The Government of Indonesia has postponed its plan to raise royalties for the country’s coal miners as a result of the coal sector’s current troubled climate caused primarily by low prices.
A senior official at the Ministry of Energy and Mineral Resources announced the postponement late last week, a move that has pleased the country's coal miners, particularly smaller-sized miners who are struggling to survive.
Due to the downturn Indonesian coal miners have been cutting production volumes as the free cash flow from some miners turned negative. The proposed royalty hike brought widespread concern from miners and from coal industry groups.
The proposed increase was first announced by the government at the end of 2014 in a bid to generate more non-tax revenue from the coal industry in order to finance its economic and social development programs. However, the royalty hike has been delayed several times due to concerns that it would lead to the closure of more coal mining companies, the loss of jobs and would boost illegal mining.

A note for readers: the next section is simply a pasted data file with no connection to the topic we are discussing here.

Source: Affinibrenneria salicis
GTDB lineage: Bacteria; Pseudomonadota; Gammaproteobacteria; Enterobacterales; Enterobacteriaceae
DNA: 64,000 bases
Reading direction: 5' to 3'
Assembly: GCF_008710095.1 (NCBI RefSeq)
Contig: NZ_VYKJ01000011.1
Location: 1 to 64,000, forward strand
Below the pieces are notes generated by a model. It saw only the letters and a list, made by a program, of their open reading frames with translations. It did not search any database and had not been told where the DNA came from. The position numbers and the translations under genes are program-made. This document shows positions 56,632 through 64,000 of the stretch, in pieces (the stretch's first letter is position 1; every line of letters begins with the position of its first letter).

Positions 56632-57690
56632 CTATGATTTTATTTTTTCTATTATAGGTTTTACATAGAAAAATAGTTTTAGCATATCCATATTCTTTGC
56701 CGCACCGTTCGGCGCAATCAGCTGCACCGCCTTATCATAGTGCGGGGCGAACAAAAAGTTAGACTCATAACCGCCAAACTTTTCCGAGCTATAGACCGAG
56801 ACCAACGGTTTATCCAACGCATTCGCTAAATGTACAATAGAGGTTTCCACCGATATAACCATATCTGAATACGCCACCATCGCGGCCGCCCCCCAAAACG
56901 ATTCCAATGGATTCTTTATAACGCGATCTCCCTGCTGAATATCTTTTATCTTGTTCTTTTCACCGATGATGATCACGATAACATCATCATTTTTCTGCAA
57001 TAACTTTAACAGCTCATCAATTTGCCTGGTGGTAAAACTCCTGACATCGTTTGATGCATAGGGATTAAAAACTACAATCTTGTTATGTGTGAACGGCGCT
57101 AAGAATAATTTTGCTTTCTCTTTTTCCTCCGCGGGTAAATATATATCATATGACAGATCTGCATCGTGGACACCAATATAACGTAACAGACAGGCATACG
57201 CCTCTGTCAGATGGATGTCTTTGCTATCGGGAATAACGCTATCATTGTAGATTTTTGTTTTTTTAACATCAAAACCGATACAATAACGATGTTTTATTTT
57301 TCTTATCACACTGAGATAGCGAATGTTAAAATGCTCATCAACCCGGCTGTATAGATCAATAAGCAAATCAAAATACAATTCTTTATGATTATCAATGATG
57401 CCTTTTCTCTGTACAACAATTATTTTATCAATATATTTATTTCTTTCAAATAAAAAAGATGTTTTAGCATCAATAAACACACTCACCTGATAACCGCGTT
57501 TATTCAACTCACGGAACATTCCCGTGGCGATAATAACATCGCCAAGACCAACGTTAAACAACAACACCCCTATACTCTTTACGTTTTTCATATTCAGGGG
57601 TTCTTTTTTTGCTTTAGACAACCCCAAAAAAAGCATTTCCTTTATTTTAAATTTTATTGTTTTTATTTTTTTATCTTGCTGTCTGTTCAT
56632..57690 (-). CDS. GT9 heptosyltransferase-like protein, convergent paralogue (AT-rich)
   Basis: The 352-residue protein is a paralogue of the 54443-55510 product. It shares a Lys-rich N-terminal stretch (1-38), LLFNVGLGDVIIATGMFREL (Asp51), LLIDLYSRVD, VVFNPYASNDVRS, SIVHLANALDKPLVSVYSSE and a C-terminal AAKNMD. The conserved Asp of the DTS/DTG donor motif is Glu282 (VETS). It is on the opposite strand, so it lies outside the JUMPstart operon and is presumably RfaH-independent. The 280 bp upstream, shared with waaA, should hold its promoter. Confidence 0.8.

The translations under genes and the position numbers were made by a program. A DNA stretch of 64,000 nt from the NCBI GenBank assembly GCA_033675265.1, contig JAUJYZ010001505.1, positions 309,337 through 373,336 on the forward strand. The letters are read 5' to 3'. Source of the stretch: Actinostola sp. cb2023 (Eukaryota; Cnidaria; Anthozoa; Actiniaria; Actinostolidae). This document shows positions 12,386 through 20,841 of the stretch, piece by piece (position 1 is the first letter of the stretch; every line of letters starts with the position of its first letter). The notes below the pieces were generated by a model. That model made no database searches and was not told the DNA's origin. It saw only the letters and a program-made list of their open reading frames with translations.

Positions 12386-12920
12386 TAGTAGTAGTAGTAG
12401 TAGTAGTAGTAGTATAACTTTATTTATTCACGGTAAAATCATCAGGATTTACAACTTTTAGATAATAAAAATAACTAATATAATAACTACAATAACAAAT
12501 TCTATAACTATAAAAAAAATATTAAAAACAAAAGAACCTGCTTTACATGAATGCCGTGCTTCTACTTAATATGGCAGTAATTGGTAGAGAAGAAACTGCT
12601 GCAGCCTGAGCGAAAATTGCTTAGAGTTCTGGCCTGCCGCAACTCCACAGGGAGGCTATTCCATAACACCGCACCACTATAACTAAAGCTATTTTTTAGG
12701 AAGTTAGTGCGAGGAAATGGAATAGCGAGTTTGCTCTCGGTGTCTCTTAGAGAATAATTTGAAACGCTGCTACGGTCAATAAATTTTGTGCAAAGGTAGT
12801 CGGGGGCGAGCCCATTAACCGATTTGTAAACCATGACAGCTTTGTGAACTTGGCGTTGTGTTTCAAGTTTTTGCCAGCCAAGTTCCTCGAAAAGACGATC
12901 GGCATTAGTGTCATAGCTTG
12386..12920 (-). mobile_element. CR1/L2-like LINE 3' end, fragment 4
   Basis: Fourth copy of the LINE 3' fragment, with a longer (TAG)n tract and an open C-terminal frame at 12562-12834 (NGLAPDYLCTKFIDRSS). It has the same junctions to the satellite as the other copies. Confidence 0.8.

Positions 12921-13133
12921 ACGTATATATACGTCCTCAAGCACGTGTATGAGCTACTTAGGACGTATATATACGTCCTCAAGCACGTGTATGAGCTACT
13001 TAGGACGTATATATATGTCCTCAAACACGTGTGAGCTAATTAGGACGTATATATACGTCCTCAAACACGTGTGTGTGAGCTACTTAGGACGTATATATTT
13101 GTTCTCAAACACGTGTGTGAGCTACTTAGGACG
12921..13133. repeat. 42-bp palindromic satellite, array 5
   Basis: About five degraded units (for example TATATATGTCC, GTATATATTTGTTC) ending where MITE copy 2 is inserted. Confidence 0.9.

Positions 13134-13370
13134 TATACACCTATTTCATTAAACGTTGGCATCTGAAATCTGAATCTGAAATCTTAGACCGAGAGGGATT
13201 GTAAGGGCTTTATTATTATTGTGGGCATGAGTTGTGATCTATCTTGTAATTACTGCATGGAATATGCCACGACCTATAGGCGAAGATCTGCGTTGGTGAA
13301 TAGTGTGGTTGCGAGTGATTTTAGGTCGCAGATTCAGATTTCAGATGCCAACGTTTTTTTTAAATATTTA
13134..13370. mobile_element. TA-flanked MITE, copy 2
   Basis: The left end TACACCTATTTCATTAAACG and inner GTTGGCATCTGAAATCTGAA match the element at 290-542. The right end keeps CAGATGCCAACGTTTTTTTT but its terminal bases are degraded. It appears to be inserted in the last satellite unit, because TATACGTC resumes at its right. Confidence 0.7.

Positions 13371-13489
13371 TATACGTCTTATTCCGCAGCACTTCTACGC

Coal prices are still touching the lowest levels since 2009. Indonesia’s July 2015 coal reference price was set at US$59.19 per tonne, a 0.67% decline from the previous month. At the start of the year the price was US$63.84 per tonne. There is little expectation of a quick rebound in coal prices, especially given the current low petroleum prices.
Data from the Energy and Mineral Resources Ministry shows that in the first six months of 2015, Indonesia produced 202.7 million tonnes of coal, which was a 17.4% decline from the production rate in the same period of 2014. Coal exports fell 17% to 164.1 million tonnes over the same period.
Despite the royalty decision, the Indonesian Coal Mining Association (APBI) says the government still plans to impose a 1.5% income tax for coal exports starting from August 8, 2015.